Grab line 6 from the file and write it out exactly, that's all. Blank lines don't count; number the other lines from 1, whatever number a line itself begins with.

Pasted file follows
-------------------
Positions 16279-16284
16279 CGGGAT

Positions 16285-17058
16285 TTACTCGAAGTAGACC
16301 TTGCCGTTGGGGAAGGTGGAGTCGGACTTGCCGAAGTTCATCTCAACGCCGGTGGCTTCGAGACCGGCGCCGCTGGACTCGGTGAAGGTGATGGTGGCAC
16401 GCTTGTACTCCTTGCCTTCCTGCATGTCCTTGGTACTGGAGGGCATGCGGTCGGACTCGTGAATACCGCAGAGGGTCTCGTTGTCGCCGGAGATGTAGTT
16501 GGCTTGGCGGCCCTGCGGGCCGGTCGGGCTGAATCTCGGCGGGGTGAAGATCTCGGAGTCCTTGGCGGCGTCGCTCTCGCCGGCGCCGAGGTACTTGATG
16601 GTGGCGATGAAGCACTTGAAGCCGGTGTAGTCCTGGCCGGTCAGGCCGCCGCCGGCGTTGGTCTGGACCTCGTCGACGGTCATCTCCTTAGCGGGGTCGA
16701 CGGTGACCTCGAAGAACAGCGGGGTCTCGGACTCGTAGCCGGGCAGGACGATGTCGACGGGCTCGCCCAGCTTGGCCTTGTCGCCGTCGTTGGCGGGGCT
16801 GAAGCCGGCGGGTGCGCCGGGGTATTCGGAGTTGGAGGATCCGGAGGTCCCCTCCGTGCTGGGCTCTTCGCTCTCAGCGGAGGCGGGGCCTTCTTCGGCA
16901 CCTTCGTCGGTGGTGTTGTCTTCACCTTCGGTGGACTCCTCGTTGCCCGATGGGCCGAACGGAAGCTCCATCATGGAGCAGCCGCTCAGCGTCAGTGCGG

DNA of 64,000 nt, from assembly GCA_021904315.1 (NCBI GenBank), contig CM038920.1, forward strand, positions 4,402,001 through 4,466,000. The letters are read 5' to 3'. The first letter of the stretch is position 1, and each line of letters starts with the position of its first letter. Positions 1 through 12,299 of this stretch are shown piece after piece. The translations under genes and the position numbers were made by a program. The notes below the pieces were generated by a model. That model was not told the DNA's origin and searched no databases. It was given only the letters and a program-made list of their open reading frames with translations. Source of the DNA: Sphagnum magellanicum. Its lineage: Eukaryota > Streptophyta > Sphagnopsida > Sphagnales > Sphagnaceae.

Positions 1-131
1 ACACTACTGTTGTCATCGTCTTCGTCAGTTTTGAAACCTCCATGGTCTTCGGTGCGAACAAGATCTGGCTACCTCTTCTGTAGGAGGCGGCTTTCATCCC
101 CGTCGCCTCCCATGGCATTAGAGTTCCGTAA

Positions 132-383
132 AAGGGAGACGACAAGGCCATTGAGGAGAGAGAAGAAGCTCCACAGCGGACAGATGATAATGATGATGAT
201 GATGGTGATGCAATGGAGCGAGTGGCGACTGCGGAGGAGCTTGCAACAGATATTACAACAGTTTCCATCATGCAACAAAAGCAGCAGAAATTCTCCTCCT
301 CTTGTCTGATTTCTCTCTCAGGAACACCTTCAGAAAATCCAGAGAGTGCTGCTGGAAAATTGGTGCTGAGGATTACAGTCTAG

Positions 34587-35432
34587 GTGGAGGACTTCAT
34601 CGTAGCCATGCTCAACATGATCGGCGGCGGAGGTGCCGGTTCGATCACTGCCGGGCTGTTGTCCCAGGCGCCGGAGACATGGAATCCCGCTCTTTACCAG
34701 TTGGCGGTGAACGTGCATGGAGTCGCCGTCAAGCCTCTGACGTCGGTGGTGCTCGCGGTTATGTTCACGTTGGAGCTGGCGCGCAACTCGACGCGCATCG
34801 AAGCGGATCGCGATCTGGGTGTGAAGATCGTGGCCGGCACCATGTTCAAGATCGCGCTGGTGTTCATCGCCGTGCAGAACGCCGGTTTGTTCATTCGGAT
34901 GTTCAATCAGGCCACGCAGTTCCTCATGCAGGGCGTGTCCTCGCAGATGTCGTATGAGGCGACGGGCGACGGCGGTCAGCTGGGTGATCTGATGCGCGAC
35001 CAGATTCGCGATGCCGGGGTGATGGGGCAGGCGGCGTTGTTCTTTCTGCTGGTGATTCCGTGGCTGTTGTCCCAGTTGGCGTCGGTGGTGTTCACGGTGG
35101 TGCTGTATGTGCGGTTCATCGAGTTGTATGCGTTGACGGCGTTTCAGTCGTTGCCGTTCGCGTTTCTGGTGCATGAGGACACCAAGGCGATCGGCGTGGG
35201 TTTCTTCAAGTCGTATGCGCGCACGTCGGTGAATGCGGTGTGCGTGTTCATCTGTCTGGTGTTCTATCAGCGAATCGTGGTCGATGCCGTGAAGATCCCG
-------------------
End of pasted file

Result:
16401 GCTTGTACTCCTTGCCTTCCTGCATGTCCTTGGTACTGGAGGGCATGCGGTCGGACTCGTGAATACCGCAGAGGGTCTCGTTGTCGCCGGAGATGTAGTT